Britain expressed skepticism on Tuesday about Zimbabwe’s new coalition government but pledged support because of the suffering of the population, indicating a shift in the West’s stance on the crisis.
The comments from British Minister of State for Africa, Asia and the UN Mark Malloch Brown followed a similar marked shift of tone from Washington since Zimbabwe opposition leader Morgan Tsvangirai agreed to enter a power sharing government with Zimbabwean President Robert Mugabe last week.
The new administration of US President Barack Obama has dropped its public demand for Mugabe to step down and the EU also welcomed the deal, although Western powers say they are not ready to lift sanctions on the president and his entourage until they see concrete evidence of reform.
Malloch Brown said he had been convinced by African leaders at a summit in the Ethiopian capital that the new government must be given a chance.
“I think the one message I’ve got loud and clear from this summit, and I’m very sympathetic to it, is we’ve got to give this a go, we’ve got to all do our best to support it, because the needs of Zimbabweans are so overwhelming,” he told BBC radio in an interview from Addis Ababa.
“We’re skeptical but we’ve got to try and help this work,” he said, saying Britain and others would be generous donors if the agreement succeeded.
Mugabe used a session of the summit on the global economic crisis on Tuesday to rail against Western powers, which he accused of blocking support to Zimbabwe from the IMF and World Bank, whose programs have been suspended because of arrears.
“Due to some illegal, unilateral, extraterritorial legislation by some powerful members of the same institutions, the enjoyment of our rights of membership have been strangulated,” Mugabe told his fellow African leaders.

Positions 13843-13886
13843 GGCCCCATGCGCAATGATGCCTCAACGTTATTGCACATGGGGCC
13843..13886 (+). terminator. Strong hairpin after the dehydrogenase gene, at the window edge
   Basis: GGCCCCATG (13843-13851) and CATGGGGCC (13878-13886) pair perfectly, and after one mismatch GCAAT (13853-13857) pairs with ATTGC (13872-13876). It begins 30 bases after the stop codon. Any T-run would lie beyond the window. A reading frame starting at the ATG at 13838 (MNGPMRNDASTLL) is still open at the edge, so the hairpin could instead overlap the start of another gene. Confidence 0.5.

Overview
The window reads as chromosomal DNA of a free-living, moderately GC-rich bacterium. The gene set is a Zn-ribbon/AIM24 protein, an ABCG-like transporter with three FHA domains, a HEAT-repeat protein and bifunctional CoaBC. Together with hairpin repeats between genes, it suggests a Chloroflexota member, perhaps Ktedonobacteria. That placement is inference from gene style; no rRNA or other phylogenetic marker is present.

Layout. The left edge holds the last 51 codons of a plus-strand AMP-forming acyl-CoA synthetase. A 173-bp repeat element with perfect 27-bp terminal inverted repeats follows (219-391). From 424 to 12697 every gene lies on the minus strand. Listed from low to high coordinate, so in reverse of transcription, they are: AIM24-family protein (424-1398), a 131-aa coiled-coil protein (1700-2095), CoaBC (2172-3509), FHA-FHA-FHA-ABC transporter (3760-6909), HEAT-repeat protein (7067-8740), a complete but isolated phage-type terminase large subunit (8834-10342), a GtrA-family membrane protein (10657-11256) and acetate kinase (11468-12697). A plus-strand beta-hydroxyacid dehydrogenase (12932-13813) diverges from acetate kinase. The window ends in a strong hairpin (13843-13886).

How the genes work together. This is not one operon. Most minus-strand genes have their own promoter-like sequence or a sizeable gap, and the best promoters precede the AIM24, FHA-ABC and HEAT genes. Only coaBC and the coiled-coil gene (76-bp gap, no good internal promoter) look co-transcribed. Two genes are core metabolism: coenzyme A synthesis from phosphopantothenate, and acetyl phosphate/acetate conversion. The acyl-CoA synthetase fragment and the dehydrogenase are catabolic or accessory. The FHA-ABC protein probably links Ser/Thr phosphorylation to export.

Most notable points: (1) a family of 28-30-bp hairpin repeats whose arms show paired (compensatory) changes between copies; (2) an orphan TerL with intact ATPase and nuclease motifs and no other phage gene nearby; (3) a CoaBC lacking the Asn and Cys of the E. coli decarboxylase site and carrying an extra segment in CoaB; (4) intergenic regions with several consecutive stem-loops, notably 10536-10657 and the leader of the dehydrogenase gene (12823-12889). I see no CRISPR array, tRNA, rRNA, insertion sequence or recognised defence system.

“We believe that these illegal actions are not only unjustified and cruel, but they have also led to the needless suffering and foreign-induced polarization of the people of Zimbabwe,” he said.
The new government, with Tsvangirai as prime minister, is due to be sworn in by Feb. 13, although the opposition Movement for Democratic Change accused Mugabe’s ZANU-PF on Tuesday of backtracking on the agreement by delaying discussions on contentious issues.
Former colonial power Britain has been one of the fiercest critics of Mugabe, accusing him of destroying the economy of the formerly prosperous country and using militias to violently suppress opposition. The veteran Zimbabwean leader blames the crisis on Western sanctions.
In Washington, a State Department spokesman said on Tuesday the US would only consider new aid for Zimbabwe and a potential easing of sanctions when it has seen evidence of “true power sharing.”
“The US will only consider new development assistance and easing of targeted sanctions when we have seen evidence of true power sharing as well as inclusive and effective governance,” spokesman Robert Wood said in a statement.
“We will continue to provide humanitarian assistance to the Zimbabwean people in their time of suffering,” Wood said.
Wood also called on the international community to “remain engaged and continue to scrutinize actions by Mr Mugabe to ensure adherence to the letter and spirit of this agreement, including respect for human rights and the rule of law.”